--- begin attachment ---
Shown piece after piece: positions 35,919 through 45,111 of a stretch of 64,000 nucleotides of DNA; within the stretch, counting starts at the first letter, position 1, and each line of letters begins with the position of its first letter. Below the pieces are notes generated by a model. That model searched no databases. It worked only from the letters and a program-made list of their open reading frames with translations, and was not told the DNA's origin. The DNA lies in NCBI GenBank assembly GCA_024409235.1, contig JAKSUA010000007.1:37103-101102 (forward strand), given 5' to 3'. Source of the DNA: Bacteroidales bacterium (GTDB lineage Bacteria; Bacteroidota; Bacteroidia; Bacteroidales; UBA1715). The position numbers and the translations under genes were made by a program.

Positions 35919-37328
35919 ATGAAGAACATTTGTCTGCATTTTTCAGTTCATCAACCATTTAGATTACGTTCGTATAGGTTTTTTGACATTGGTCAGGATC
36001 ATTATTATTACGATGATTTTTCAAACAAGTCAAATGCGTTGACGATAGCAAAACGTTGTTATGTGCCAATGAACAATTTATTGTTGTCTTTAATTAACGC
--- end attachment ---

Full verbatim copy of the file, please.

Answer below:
Shown piece after piece: positions 35,919 through 45,111 of a stretch of 64,000 nucleotides of DNA; within the stretch, counting starts at the first letter, position 1, and each line of letters begins with the position of its first letter. Below the pieces are notes generated by a model. That model searched no databases. It worked only from the letters and a program-made list of their open reading frames with translations, and was not told the DNA's origin. The DNA lies in NCBI GenBank assembly GCA_024409235.1, contig JAKSUA010000007.1:37103-101102 (forward strand), given 5' to 3'. Source of the DNA: Bacteroidales bacterium (GTDB lineage Bacteria; Bacteroidota; Bacteroidia; Bacteroidales; UBA1715). The position numbers and the translations under genes were made by a program.

Positions 35919-37328
35919 ATGAAGAACATTTGTCTGCATTTTTCAGTTCATCAACCATTTAGATTACGTTCGTATAGGTTTTTTGACATTGGTCAGGATC
36001 ATTATTATTACGATGATTTTTCAAACAAGTCAAATGCGTTGACGATAGCAAAACGTTGTTATGTGCCAATGAACAATTTATTGTTGTCTTTAATTAACGC